♦ Partnership in structuring for mission. The Deaf aren’t ignorant. They have experience, ideas, and insights. Partner with them for ministry.
♦ Development of Deaf leadership. Any long-term ministry impact must be built around the development of more, not less, Deaf leadership at all levels of the church. This is a critical step if mission to the unreached Deaf is to be pursued seriously. We must not limit Deaf involvement only to ministries for the Deaf. They have valuable contributions for the full range of the church’s ministry.
♦ Implementation of Deaf-sensitive mission strategies. This is possible if the previous steps have been followed.
The ministry of “with” far exceeds the limitations of ministries characterized by “to” and “for.” Such a ministry underscores the great need for more Deaf pastors and interpreters. We would do no less for any other unreached people group.
As paradoxical as it may seem, having blind, deaf, and hurting individuals among us are all important ingredients for the body of Christ if it is to become whole, and reminders that no part of the body is dispensable (see 1 Cor. 12:22, 23). They provide the opportunity for the true character of the church to reveal itself.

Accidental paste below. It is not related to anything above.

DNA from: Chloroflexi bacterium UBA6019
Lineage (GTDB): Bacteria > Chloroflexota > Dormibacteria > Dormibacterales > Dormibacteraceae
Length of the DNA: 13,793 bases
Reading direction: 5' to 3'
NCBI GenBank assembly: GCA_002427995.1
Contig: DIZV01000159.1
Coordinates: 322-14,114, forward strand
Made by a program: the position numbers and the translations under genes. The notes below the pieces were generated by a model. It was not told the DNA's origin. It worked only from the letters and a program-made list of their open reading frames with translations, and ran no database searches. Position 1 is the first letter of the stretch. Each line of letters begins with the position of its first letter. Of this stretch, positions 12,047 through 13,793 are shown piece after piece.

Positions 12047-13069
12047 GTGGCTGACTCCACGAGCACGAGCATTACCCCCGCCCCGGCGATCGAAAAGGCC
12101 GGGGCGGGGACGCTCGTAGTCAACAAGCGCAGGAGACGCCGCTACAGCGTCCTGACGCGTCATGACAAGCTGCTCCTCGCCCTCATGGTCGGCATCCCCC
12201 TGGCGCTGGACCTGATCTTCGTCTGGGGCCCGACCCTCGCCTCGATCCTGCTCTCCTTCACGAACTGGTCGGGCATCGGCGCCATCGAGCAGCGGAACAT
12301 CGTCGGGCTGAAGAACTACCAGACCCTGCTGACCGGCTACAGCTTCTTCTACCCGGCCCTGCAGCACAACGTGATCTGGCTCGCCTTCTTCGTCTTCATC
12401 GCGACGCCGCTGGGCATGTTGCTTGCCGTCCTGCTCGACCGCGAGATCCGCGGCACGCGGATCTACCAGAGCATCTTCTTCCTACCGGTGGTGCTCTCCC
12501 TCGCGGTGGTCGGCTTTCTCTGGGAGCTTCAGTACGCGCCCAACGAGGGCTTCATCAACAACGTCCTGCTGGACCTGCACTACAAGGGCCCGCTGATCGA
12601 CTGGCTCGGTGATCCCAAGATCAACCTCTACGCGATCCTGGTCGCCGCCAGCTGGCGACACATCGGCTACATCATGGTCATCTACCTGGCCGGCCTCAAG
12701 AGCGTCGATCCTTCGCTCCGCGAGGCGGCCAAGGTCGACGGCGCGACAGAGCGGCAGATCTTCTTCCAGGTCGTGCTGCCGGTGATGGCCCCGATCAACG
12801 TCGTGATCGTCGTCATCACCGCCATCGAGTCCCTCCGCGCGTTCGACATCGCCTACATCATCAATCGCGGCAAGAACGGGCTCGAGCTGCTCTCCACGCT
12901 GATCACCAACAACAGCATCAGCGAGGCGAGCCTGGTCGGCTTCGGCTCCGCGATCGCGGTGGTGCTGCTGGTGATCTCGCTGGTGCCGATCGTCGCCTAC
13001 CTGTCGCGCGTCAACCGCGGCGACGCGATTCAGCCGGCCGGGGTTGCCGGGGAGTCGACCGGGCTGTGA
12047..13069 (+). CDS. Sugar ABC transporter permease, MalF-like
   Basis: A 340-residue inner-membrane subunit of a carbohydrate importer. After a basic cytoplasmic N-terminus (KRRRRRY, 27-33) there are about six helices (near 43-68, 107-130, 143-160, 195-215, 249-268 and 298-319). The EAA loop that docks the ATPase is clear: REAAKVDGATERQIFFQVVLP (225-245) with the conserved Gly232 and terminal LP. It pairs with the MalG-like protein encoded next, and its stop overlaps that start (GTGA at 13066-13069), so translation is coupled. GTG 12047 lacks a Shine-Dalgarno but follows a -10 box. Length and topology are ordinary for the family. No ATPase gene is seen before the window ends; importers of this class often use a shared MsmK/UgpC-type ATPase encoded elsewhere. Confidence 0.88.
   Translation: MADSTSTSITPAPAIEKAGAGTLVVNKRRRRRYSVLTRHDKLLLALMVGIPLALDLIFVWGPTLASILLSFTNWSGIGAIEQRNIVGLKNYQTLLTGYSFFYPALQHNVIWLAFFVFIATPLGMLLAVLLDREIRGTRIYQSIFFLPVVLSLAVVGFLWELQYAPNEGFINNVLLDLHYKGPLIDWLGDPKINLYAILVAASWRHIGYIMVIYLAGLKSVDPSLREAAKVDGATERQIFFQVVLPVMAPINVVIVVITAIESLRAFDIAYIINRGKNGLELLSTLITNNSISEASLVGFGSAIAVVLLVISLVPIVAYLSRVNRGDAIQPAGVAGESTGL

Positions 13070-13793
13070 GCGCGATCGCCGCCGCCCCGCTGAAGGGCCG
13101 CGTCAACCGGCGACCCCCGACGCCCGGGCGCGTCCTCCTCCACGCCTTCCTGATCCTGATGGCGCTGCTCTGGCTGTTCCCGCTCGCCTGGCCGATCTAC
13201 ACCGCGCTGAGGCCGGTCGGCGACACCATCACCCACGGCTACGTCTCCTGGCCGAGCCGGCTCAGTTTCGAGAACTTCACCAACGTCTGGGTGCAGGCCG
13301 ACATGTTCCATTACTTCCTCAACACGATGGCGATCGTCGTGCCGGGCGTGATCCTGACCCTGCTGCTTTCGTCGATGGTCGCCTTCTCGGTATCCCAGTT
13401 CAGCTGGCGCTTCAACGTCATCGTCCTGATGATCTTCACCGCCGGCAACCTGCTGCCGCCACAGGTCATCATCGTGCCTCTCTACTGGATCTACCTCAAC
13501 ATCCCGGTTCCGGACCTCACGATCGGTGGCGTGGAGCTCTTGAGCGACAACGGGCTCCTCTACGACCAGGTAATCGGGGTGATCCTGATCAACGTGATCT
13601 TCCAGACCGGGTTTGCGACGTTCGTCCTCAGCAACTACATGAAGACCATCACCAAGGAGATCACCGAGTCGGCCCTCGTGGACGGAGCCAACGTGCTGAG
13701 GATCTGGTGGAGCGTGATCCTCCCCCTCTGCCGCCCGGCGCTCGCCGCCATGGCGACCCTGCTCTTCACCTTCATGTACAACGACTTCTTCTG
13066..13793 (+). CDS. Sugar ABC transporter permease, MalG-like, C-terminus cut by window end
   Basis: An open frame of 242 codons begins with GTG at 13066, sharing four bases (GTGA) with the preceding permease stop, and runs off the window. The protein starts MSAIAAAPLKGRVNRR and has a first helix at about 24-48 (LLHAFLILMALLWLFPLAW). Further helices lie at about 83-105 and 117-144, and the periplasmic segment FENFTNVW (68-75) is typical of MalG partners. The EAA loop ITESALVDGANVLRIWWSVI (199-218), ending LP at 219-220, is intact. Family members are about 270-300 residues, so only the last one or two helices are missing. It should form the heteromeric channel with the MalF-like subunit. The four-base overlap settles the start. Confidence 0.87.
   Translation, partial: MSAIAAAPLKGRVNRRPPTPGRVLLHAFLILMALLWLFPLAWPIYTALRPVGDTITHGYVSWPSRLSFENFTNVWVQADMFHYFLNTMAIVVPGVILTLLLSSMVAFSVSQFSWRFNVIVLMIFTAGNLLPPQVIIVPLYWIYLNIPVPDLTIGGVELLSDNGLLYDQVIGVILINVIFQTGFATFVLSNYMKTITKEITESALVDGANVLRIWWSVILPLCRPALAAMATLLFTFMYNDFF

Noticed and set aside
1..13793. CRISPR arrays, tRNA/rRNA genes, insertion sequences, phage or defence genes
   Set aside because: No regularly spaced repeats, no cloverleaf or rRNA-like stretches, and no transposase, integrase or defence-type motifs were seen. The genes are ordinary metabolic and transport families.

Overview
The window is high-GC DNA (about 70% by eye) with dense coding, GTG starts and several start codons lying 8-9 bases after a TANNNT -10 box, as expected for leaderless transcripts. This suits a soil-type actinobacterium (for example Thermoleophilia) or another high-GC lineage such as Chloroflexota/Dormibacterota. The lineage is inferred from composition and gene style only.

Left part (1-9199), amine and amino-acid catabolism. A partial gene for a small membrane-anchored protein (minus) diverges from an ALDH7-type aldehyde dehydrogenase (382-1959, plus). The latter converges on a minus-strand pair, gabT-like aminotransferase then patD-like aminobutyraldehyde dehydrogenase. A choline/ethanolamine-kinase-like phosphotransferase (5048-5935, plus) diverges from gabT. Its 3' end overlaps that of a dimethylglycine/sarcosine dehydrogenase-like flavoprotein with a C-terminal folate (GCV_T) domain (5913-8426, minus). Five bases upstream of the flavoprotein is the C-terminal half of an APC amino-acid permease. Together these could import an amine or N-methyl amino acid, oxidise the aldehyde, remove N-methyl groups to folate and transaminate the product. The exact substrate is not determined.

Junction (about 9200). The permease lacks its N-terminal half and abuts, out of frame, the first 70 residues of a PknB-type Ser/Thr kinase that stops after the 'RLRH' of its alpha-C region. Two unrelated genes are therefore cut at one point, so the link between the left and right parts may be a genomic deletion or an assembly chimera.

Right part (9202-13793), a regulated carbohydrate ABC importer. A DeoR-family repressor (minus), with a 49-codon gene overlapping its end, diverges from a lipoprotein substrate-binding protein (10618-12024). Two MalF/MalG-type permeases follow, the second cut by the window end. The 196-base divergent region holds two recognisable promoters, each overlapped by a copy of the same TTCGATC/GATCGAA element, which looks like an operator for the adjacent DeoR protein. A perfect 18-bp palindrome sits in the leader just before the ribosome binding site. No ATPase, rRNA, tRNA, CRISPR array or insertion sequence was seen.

Ellen White emphasized this point when she wrote, “It is in the providence of God that … the blind, the deaf, the lame … have been placed in close Christian relationship to His church.… This is God’s test of our character.”5
The ways we relate to one another in this world of diversity speak volumes about who we are as individuals and as a church. In bold contrast to the conventional wisdom and practices of the world, the church must stand as a beacon of hope demonstrating that the value of a person begins with the heart. The prevailing question that every part of the body of Christ must ask is: “Do we hear them?” If so, how will we respond?
Kindness is but the first step, but it is where the journey must begin.
For more information, e-mail email@example.com
1 The author is emphasizing the fact that deaf individuals comprise a unique culture and therefore refers to them as “the Deaf” in this article.
4 Wycliffe Bible Translators provided this information to the author via e-mail.
5 Ellen G. White, Testimonies for the Church, vol. 3, p. 511.
Larry R. Evans is an associate director of the Stewardship Department of the General Conference of Seventh-day Adventists and is also General Conference liaison for International Deaf Ministries.